It's official: Quinoa has achieved cult status. The ancient Incan grain has captured the public's imagination with its mix of nutritional superpowers, delicious flavor and rainbow colors, popping up on trendy restaurant menus and holistic health websites alike.
With all nine essential amino acids, it's a complete protein — like meat — which makes it the Holy Grail of the vegetarian world. And, it's gluten-free.
We may call quinoa (KEEN-wah) a grain, but it's really the seed of the South American goosefoot plant. The gluten-free seeds are high in protein, and quinoa's amino-acid profile is comparable to casein, the complete protein found in milk, according to the United Nations' Food and Agricultural Organization.
Quinoa is easy to digest and quick to prepare, but the seeds, which are coated with saponin, must be rinsed before cooking to remove bitterness, says the America's Test Kitchen crew. Some cooks prefer to soak the seeds for a few minutes, before placing them in a fine-mesh sieve under running water. Dry the kernels on a kitchen towel before proceeding. Some recipes also suggest toasting the seeds in a dry, hot saucepan for a few minutes until the water evaporates and the quinoa becomes aromatic; then add simmering stock to cook.
Use a 1-to-2 ratio of grain to water or stock, the same proportions you would with plain, white rice. Bring the mixture to a boil and simmer it, covered, for 10 to 15 minutes. Remove the pan from the heat, then leave the lid on for a few minutes more; the America's Test Kitchen staff, which loves the grain for its "addictive crunch," suggests placing a clean dish towel over the top of the pot and replacing the lid on top for that final steaming. Then, fluff the quinoa with a fork, as you would couscous. The kernels should be translucent and fluffy, with small threads.
The only question is whether it grows magic beanstalks, too. And how best to cook the sometimes tricky grain.
"It has an incredible cult following," says Alex Postman, editor-in-chief for Martha Stewart's Whole Living magazine and website, where quinoa is one of the top search terms. "It's so nutritionally packed. But the first time I cooked it, I said, 'What is up with this?' I was not a quinoa connoisseur."
That's because there are a few small, but simple tricks for turning that bag of tiny seeds into a gustatory wunderkind. First, quinoa needs to be rinsed before use, to eliminate the bitter coating that surrounds each seed. Overcook it or use too much water, and quinoa loses its marvelous, fluffy texture. And then there's the color — yes, black quinoa cooks into inky hues and red stays richly vibrant. That can be a perk or a liability.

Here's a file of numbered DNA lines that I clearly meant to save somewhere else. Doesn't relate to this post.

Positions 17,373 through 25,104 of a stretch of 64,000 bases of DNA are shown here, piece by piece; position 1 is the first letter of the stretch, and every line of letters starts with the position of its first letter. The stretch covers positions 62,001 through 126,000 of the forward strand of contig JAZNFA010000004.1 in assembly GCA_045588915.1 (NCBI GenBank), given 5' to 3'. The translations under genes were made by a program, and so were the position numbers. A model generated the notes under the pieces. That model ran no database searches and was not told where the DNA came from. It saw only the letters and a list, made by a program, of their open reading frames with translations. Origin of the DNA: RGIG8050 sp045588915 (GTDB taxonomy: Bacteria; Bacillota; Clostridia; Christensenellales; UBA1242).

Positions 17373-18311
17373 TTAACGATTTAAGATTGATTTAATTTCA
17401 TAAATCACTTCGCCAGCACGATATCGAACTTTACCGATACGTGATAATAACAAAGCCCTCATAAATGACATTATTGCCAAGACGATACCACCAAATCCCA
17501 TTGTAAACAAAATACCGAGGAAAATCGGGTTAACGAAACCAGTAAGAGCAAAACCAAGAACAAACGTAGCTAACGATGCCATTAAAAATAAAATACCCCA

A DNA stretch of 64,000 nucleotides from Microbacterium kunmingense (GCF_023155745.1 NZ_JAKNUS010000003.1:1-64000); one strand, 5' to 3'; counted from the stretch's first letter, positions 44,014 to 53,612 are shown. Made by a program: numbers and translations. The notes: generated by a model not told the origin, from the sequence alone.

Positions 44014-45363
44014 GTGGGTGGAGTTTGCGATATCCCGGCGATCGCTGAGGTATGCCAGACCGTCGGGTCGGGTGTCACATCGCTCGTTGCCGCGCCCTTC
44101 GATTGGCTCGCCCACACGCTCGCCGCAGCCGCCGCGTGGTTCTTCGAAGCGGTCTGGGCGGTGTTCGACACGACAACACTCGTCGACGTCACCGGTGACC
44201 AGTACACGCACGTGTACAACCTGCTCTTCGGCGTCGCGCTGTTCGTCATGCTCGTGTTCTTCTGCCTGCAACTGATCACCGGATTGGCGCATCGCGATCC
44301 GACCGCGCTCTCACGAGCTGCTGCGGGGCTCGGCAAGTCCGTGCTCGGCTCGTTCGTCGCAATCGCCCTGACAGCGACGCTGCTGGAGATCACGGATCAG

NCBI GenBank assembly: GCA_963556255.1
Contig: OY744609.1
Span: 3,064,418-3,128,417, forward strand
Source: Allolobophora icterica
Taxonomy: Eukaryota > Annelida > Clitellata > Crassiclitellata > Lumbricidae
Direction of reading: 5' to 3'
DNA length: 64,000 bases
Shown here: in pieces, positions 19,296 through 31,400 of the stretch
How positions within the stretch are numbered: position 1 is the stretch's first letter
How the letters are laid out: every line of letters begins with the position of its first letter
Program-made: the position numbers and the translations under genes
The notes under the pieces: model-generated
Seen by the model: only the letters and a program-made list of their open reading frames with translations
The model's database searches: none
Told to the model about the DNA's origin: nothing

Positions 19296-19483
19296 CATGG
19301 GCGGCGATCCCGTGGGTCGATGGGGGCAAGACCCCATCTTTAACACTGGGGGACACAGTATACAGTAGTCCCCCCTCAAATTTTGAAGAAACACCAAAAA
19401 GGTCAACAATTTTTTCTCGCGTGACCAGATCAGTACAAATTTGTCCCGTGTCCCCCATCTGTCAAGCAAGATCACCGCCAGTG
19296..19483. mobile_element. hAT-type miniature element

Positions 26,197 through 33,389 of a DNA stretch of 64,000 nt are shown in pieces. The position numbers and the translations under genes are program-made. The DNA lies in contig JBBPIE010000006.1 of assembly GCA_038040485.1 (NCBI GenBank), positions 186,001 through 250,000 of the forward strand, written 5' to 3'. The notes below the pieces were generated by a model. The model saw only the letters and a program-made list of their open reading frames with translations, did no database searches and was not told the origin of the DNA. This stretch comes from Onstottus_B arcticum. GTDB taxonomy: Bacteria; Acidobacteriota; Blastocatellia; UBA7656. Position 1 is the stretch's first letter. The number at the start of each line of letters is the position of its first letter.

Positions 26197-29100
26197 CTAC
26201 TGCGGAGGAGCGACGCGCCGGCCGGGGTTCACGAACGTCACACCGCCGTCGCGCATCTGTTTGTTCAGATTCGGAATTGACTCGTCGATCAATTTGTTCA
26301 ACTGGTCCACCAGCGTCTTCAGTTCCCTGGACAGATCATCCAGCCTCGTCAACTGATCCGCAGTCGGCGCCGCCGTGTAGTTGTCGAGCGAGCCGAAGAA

Postman's first quinoa escapade resulted in a terminally soggy side dish — and instead of rice-like appeal, her red quinoa was unexpectedly assertive in flavor. The darker the color, she says, the nuttier the taste.
"It comes in a spectrum of colors, from white to pink, orange and black. I would advise first-timers to start with the lighter types because those are a little blander," she says.
That blandness makes quinoa a perfect palette for creation.
"I've come to love it," says Postman. "It's so versatile. You can add pesto or a vinaigrette or leftover roasted veggies. It's a really great vehicle for flavor."
Equating the versatility of quinoa to rice, cookbook author Rebecca Wood was among the first American cooks decades ago touting the grain and others as staples of the macrobiotic diet. In the diverse category of whole, "ancient" grains — including amaranth, kamut, millet and teff — quinoa still stands above the rest, says Wood, formerly of Ashland.
"None of them are as easy to use ... or have such a delicious texture, and also it's a nutritional powerhouse."
Wood published "Quinoa the Supergrain: Ancient Food for Today" in 1989 and expanded on her initial research for "The Splendid Grain," which won two of the food industry's top honors, the Julia Child cookbook award and the James Beard KitchenAid cookbook award, in 1998. She'll be the keynote speaker for the March 24 "Ancient Grains Symposium" at Oregon State University Extension centers in Jackson and Josephine counties.
The event is co-hosted by Ashland Food Co-op, where culinary educator Mary Shaw says shoppers "go crazy" when she prepares samples of quinoa. Shaw recalls that Co-op customers who tasted a salad with red quinoa last summer went on to purchase 34 pounds of the grain that day alone.
Other kitchen professionals use quinoa in a wide range of ways. Charlie Ayers, the former Google chef who runs Palo Alto's Calafia Cafe, uses quinoa in soups, stuffing and salads. It makes a particularly nice pilaf, too, he says.
Tyler Florence tosses fluffy red quinoa into a salad of beets, avocado and fuyu persimmon at his new Napa restaurant, Rotisserie and Wine. Rick Hackett, executive chef at Bocanova, the Pan-Pacific restaurant in Oakland's Jack London Square, combines the grain with shrimp, roasted beets and orange vinaigrette. And at El Hueco, a Peruvian restaurant in Redwood City, Calif., quinoa — which they call the "mother grain of the Incas" — is a key ingredient in vegetarian and seafood entrees.
But don't stop there, says Postman.
"I have a good friend who has it for breakfast every day," she says. "She mixes it with honey or agave syrup and tosses in raisins and almond slivers. And quinoa clusters are a great, healthy snack."
An expanded culinary repertoire awaits participants in the Extension's March symposium, says Wood and Shaw. The Co-op is providing 20 recipes tested by OSU's Family Food Educators and available for tasting during the event.
"The whole experience is so way beyond Wonder bread," says OSU associate professor Sharon Johnson, who planned the event.
"It's like food for the first time."
Reporter Sarah Lemon contributed to this story. Reach her at 541-776-4487, or e-mail firstname.lastname@example.org.